The Way You Make Me Feel Artists’ Film International 2018 – Jibade - Khalil Huffman Jibade - Khalil Huffman First Person Shooter , 2016 Digital video still Courtesy the artist, Anat Ebgi, and Ballroom Marfa

The list of what’s good and what’s new for the week of Nov. 25, 2018.

“The Way You Make Me Feel” — Artists’ Film International 2018
Jibade Khalil Huffman video “First Person Shooter” is complex visual collage that frustrates conventional narrative expectations with layers stock digital animation, video shot by the artist, a libretto-like text that inflects the video’s barrage of stimuli, and multichannel audio. Stock images and digital animation combine with Huffman’s footage of actors who can’t help but fall asleep mid-sentence. “First Person Shooter,” was nominated by Ballroom Marfa for the 2018 season of Artists’ Film International, an international collaboration organized by Whitechapel Gallery, London. Huffman’s video is complemented by newly-commissioned sculpture and paintings in Ballroom’s galleries.
Through Feb. 18, 2019. Ballroom Marfa, Marfa

“Pop América, 1965–1975”
With nearly 100 artworks that connect Argentina, Brazil, Chile, Colombia, Cuba, Mexico, Peru, Puerto Rico, and the U.S., “Pop América” is presents a hemispheric vision of Pop art, showing how Latino/a and Latin American Pop artists worked at the same time as their counterparts in the United States and Europe.
Through Jan. 13, McNay Art Museum, San Antonio.

Reading: Eileen Myles
Recipient of Lambda Literary Awards, poet, novelist, public talker and art journalist Eileen Myles reads from “Evolution,” her new collection of poetry, again upending the vernacular.
7 p.m. Nov. 27, Book People, 604 Lamar Blvd.

Art and Activism: Artist Talk with John Quigley
John Quigley was commissioned by Greenpeace to create an installation that would highlight the effects of the rapid melting of sea ice in the Arctic. Quigley used copper strips to lay the outlines of Da Vinci’s Vitruvian Man on a large ice floe. Quigley talks about this and other projects, and discuss the efficacy of activist art production.
6 p.m. Nov. 28, Fleming Lecture Hall, Belo Center for New Media, 300 W Dean Keeton St.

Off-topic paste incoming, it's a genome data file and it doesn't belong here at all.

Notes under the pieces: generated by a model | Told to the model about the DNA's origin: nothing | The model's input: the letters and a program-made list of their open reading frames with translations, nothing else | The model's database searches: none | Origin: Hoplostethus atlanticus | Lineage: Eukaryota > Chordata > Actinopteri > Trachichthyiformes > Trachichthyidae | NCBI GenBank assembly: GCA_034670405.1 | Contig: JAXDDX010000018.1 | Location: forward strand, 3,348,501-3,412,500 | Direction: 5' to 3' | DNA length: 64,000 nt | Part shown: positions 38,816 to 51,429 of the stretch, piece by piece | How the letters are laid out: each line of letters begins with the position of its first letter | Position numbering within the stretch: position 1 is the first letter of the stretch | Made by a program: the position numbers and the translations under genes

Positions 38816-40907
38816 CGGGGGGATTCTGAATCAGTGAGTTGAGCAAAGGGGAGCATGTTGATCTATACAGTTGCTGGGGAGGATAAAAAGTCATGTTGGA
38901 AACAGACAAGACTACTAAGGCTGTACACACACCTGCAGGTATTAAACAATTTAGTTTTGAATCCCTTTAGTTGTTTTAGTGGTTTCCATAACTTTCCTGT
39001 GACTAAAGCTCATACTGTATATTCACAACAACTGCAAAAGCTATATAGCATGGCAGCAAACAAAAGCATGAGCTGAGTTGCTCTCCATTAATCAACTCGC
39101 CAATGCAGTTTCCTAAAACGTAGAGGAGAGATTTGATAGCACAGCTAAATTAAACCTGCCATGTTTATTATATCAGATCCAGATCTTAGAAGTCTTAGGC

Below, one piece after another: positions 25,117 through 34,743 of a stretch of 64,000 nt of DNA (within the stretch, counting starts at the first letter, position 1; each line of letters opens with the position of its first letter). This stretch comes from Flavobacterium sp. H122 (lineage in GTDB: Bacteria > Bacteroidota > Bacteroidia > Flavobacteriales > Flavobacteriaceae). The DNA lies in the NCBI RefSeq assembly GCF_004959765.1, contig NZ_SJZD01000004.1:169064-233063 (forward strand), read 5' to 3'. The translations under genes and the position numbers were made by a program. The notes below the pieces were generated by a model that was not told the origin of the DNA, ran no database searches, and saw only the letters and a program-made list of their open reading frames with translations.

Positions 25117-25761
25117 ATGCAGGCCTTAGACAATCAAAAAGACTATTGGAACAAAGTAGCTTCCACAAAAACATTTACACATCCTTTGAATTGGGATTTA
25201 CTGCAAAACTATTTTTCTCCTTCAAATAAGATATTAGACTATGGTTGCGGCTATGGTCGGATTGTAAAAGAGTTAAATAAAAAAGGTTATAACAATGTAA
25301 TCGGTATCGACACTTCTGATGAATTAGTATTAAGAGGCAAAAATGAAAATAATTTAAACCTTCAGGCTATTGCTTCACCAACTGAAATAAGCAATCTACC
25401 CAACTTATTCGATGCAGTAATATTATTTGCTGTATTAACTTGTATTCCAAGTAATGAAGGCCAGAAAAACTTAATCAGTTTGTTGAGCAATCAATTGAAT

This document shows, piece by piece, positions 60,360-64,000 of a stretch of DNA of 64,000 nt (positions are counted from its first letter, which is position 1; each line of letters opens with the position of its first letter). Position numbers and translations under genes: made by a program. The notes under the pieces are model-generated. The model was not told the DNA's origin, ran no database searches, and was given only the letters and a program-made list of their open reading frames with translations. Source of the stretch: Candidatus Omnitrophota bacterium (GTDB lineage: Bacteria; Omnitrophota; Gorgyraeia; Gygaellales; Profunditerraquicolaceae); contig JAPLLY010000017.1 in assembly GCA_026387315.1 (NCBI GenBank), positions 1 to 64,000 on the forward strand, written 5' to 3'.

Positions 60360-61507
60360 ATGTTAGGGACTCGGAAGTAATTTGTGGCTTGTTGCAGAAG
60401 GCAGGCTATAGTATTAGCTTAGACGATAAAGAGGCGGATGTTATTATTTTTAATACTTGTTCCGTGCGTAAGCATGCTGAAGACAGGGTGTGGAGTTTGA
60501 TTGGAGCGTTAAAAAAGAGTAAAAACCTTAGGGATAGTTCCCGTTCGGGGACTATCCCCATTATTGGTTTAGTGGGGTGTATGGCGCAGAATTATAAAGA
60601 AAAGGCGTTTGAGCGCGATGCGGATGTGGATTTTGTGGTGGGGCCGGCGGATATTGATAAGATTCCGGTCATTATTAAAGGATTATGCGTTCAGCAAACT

Artist talk: Jack Risley
Jack Risley, artist and chair of UT’s Department of Art and Art History, and Jessica Stockholder — whose solo exhibit “Relational Aesthetics” is on view at the Contemporary — simultaneously began the graduate program at the Yale School of Art. For this talk, Risley will discuss his own design-oriented sculpture practice— which shares Stockholder’s incorporation of everyday objects, experimentations with presentation, and liberal use of color — and his longstanding interest in Stockholder’s work.
7 p.m. Nov. 29. Contemporary Austin-Jones Center, 700 Congress Ave.

“Rohit Records”
Rohitash Rao’s “Rohit Records” is a record store for bands that don’t exist, filled with hand-made and one-of-a-kind album covers, concert posters and T-shirts for bands you’ve never heard of  like Wolfdick, Fish N Chips and The Sackstreet Boys.
Nov. 30-Dec. 23, Link & Pin Gallery, 2235 E. Sixth St.

“The City Wears A Slouch Hat”
The Austin-based percussion ensemble Line Upon Line returns to its roots with a program celebrating the multifaceted legacy of John Cage, including “The City Wears A Slouch Hat,” a radio play performed by the Rude Mechs.
8 p.m. Nov. 30-Dec. 2, First Street Studio, 2400 E. Cesar Chavez St.

Read: Returning to Cage, Line Upon Line Percussion Dons a Slouch Hat

“Immigrants: The Musical!”
America is a nation built by immigrants and their experiences of bravery, resilience, and strength are stories often untold. Now, from the improv specialists at the Institution Theater, “Immigrants: The Musical!” is a chance for these invaluable stories to be told through an improvised hip-hop musical inspired “Hamilton.” Each week, a new monologist will narrate their immigrant experience, each from a different background: Mexico, Russia, Vietnam, El Salvador, and more.
8 p.m. Fridays through Dec. 21. Institution Theater, 3708 Woodbury Dr.